Health and Care Bill: Bishop of Durham speaks about provision of at-home abortion

On 16th March 2022, the House of Lords debated the Health and Care Bill 2022. The Bishop of Durham spoke in opposition to an opposition to an amendment tabled by Baroness Sugg that would maintain the option of at-home early medical abortion that had initially been permitted due to the COVID-19 Pandemic:

The Lord Bishop of Durham: My Lords, I begin by paying tribute to the noble Baroness, Lady Sugg, for her tireless work on gender equality and areas of international development. We have often been collaborators on such matters. I also apologise to the noble Baroness if she has personally received any hurtful comments on this; some of the things I have seen were shameful. She should not have been abused in this way. Nevertheless, I will oppose her amendment; I hope she understands that this in no way lessens the way in which I honour her for her work.

I declare at the outset that the Church of England’s position on abortion is principled opposition, with a recognition that there are strictly limited conditions under which it may be preferable to any available alternative. My opposition to the amendment is based on that in part but also because I believe that the amendment is functionally inadequate in providing the necessary protections. This was a temporary measure introduced during the pandemic to allow continued access to abortion services, simply to meet a need in extraordinary circumstances. I support the Government’s decision to return to the pre-pandemic system for early medical abortions from August, which was supported by many in the public consultation response.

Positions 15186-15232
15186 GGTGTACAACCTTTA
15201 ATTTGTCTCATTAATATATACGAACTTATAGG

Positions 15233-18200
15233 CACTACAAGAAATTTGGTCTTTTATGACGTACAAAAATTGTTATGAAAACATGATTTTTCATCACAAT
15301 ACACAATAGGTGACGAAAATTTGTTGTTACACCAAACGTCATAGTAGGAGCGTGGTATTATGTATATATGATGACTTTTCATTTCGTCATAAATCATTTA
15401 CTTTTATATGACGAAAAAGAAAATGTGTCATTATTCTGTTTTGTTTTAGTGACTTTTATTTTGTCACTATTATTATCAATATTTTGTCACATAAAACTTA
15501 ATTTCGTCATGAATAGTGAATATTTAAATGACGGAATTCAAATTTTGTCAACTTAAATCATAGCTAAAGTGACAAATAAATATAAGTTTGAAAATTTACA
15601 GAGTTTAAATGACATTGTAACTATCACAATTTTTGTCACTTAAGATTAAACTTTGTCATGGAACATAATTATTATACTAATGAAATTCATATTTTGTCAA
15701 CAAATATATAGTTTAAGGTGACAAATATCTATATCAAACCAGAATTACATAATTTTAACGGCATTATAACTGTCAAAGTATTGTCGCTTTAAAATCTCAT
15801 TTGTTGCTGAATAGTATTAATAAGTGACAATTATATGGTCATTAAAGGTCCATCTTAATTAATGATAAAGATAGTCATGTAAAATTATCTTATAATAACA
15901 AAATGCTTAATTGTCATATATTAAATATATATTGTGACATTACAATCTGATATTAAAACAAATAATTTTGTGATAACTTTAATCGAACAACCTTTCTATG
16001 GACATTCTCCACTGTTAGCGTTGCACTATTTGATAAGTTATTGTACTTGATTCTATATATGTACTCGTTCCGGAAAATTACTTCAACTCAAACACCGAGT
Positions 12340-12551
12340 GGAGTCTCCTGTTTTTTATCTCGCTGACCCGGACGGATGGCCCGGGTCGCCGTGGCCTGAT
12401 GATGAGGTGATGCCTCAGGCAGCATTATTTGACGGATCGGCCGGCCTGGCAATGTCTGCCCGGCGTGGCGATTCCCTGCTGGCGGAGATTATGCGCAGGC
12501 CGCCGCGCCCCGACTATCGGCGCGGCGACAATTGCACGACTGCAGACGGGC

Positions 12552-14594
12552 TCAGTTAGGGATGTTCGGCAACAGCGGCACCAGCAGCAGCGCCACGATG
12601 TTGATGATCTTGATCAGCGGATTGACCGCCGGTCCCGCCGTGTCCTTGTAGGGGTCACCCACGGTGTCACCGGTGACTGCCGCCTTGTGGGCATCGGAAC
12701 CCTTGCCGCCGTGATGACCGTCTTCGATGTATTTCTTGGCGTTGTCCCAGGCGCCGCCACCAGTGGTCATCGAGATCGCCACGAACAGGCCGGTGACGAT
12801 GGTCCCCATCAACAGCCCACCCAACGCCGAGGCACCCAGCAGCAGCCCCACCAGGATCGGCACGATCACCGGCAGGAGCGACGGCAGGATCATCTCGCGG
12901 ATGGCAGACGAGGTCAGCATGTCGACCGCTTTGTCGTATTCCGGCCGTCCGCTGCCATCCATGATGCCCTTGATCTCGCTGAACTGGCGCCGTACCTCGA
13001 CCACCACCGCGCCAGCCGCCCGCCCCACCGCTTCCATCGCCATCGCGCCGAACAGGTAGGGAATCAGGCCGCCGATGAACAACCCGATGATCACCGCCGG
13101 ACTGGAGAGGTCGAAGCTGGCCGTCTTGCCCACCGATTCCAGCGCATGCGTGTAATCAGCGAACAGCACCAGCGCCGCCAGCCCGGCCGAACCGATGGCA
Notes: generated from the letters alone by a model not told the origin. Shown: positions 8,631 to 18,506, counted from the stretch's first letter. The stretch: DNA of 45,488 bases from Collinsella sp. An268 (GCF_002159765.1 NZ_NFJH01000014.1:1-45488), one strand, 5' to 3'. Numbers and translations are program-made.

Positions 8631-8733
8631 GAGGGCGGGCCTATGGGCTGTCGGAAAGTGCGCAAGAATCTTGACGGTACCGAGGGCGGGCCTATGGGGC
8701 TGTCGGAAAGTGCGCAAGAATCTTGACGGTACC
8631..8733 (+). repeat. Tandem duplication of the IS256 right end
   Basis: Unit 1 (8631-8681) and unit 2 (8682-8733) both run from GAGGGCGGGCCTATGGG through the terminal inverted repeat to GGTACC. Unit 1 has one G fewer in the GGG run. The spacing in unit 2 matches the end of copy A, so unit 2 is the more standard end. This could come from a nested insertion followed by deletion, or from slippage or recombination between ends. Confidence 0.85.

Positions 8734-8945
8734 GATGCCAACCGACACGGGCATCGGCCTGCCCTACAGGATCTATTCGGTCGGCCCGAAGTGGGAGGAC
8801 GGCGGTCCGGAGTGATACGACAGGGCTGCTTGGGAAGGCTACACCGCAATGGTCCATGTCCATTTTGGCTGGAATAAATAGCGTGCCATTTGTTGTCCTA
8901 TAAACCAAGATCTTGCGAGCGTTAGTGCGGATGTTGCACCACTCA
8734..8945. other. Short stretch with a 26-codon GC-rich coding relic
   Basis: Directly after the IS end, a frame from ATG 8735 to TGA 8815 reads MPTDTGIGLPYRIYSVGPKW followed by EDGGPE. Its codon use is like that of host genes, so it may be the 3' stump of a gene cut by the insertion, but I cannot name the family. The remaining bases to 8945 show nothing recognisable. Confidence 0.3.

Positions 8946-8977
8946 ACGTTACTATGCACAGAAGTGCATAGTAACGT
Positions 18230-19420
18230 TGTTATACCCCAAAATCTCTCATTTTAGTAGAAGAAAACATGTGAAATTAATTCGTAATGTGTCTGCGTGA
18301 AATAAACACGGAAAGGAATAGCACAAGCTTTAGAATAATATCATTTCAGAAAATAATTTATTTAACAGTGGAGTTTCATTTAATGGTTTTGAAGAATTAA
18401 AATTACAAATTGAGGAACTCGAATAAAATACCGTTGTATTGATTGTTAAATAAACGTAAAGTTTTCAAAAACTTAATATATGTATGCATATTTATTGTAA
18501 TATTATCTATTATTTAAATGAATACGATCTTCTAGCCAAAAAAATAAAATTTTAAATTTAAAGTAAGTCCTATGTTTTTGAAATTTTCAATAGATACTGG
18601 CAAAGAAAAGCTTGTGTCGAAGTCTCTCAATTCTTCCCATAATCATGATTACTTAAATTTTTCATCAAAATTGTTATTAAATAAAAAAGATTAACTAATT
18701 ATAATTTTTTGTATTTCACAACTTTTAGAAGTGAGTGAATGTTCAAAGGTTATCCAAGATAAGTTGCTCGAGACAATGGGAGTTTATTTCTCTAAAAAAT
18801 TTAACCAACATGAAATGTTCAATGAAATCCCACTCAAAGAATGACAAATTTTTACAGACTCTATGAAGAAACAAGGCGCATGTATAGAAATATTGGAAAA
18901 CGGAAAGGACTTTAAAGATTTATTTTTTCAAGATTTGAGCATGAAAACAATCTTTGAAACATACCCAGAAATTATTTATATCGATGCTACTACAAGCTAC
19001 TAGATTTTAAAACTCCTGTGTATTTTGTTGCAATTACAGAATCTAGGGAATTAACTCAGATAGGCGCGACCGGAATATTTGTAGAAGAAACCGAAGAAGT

I also share the concerns of respondents to that consultation around the potential for coercion, the greater possibility of inaccurate assessment, further complications and lack of support. It is of utmost importance that women are safeguarded from coercion and abuse, that they receive accurate and effective medical care through proper assessment, that complications are minimised, and that support is provided to those who need it.

The concerns that I and others have about this kind of at-home early medical abortion are not sufficiently mitigated by the amendment, and in-person visits to a clinic or medical centre continue to be vital. Supporting the vulnerable and creating thorough and effective legislation to do so must be our priority, hence my opposition to the amendment. I conclude by repeating my honouring of the noble Baroness, Lady Sugg.


Extracts from the speeches that followed:

Lord Bethell (Con): My Lords, I am grateful to the noble Lord, Lord Alton. I join him and the right reverend Prelate the Bishop of Durham in paying tribute to my noble friend Lady Sugg for her work on women’s issues—work that I support in every way I possibly can. I think that this amendment is a useful amendment to this Bill. My noble friend Lady Sugg is right that the world is changing: science raced ahead during the pandemic, and many things that had not been tried before were tried. Clinical tools have become more sophisticated, practices are undoubtedly evolving and there are definitely lessons from the pandemic that are worth our consideration.

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